Syria Genocide War Crimes

Sunday, October 27, 2013

Refugees Inside Syria

Hardships Mounting for Refugees Inside Syria

Andrea Bruce for The New York Times
The Toll of War: War’s toll weighs heavily on millions inside Syria, as government services, like bakeries, begin to crumble.
DAMASCUS, Syria — Some five million Syrians are now refugees in their own country, many living hand-to-mouth in vacant buildings, schools, mosques, parks and the cramped homes of relatives. Others are trapped in neighborhoods isolated by military blockades, beyond the reach of aid groups. Already desperately short of food and medicine as winter closes in, they could begin to succumb in greater numbers to hunger and exposure, aid workers say.

Readers’ Comments

Readers shared their thoughts on this article.
The long civil war has forced two million Syrians outside the country‘s borders, but more than twice that number face mounting privations at home, and the toll keeps rising. The deepening humanitarian crisis threatens to set the country’s development back decades and dwarfs any aid effort that could conceivably be carried out while the conflict continues, aid workers and analysts say.
The cost of replacing damaged homes and infrastructure alone is estimated at more than $30 billion, and the ruin mounts daily. More than half of the country’s hospitals are destroyed or closed, and according to Save the Children a fifth of Syrian families go without food one week a month. Syria’s economy has shrunk by half.
Even in relatively safe areas, a closer look at bustling streets reveals the displaced spilling from every corner. Thousands of people live in the gyms and hallways of a sports complex turned state-run shelter in the coastal city of Latakia. In the capital, Damascus, newcomers crowd ramshackle hotels, half-finished buildings, offices and storefronts. Long lines form outside the shrinking number of government bakeries still operating. In some of the suburbs, people have confessed to eating dogs and cats, and imams have even issued decrees saying it is religiously permissible.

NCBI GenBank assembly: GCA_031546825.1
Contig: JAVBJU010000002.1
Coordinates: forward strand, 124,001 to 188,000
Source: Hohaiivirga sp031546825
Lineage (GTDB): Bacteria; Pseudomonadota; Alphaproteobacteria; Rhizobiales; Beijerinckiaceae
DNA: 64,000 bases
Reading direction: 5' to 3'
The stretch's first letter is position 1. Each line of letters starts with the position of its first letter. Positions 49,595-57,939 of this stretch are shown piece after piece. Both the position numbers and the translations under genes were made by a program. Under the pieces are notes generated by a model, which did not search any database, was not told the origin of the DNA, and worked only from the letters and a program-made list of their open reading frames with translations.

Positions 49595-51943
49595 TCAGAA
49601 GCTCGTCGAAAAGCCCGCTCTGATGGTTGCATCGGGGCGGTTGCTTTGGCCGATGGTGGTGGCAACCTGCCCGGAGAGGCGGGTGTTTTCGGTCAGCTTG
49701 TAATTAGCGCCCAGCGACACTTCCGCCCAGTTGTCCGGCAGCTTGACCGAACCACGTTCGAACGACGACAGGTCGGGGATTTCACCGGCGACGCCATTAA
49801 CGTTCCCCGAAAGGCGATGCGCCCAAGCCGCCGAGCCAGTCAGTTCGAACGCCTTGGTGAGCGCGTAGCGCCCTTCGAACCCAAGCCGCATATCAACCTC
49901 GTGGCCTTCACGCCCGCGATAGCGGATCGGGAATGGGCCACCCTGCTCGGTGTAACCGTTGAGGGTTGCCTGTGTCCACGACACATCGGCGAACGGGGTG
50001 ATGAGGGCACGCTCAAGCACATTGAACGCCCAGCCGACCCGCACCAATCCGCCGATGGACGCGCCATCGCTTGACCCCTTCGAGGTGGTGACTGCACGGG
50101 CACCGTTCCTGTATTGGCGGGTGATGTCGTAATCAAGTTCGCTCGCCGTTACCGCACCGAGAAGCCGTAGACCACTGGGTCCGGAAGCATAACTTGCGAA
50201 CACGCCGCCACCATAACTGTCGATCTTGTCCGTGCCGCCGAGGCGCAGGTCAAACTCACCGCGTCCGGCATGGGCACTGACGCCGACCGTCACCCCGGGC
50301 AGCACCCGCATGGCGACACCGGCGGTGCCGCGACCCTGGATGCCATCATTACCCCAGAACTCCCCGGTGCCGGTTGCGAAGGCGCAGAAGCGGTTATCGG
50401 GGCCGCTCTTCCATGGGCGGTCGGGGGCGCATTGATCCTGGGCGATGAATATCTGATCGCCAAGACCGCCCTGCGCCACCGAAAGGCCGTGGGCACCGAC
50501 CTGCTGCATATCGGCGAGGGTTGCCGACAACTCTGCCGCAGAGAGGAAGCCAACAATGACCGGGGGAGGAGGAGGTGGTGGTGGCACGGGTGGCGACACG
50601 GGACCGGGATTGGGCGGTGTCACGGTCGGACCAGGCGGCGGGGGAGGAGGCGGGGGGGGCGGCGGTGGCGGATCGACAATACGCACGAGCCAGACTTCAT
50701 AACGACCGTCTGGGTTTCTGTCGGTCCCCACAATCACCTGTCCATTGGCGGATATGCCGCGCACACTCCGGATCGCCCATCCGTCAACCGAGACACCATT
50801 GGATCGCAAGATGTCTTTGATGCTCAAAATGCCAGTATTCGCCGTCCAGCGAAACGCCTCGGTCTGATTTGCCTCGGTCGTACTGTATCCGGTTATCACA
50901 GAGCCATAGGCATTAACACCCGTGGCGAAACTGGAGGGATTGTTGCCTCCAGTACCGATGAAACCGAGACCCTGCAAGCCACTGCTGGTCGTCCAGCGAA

Outside the Umayyad Mosque in the heart of old Damascus, Nasreen, 25, cradled her baby in her lap one recent evening. She and her siblings, husband and parents, who declined to give their family name for fear of reprisals, were cramped into a single room nearby, having fled the suburb of Daraya after their home was damaged.
With rising rent depleting their savings, and the shop they relied on for income now sealed off behind a government blockade, they accept occasional handouts from neighborhood organizations. But what weighs on them most are thoughts of the future: They said they could not imagine when or how they might return to a hometown where entire blocks have been bombed to rubble.
“We have only God,” she said.
Even those still in their homes are increasingly suffering as inflation soars and food shortages grow, especially in areas blockaded by the government or rebels. Many are angry and mystified that more help has not reached them from the outside world.
“It is as if we are living on Jupiter or Mars,” said Qusai Zakarya, a spokesman for an opposition council in Moadhamiya, south of Damascus, where the government has not allowed aid convoys to enter for nine months. “Everyone is looking at us from the window and we are in a separate world. Everyone left us alone, every single person on this planet.”
In a news conference in Kuwait on Thursday, the Turkish foreign minister, Ahmet Davutoglu, said that Turkey, which has absorbed 600,000 Syrian refugees, would keep its border with Syria open, but he also expressed his “deep disappointment and frustration because of the absence of a proper reaction by the international community” to the humanitarian crisis.
A $1.5 billion international aid effort, carried out under dangerous and politically charged conditions by the United Nations, the Syrian Arab Red Crescent and smaller local organizations, provides stopgap food, schooling and medicine to millions of people. But it is underfinanced, covers just a fraction of the needs, fails to reach people in blockaded areas and does not begin to address the collapse of Syria’s health, education and economic infrastructure and its devastating implications for the country’s future, aid officials in Syria and across the region say.
“If we continue to deal with this crisis as a short-term disaster instead of a long-term effort, the region will face even more severe consequences,” Neal Keny-Guyer, the chief executive of Mercy Corps, wrote recently, calling for increased American financing and a new focus on longer-term development projects, like repairing water infrastructure.
Some go further, saying that the only meaningful humanitarian action now is to end the fighting.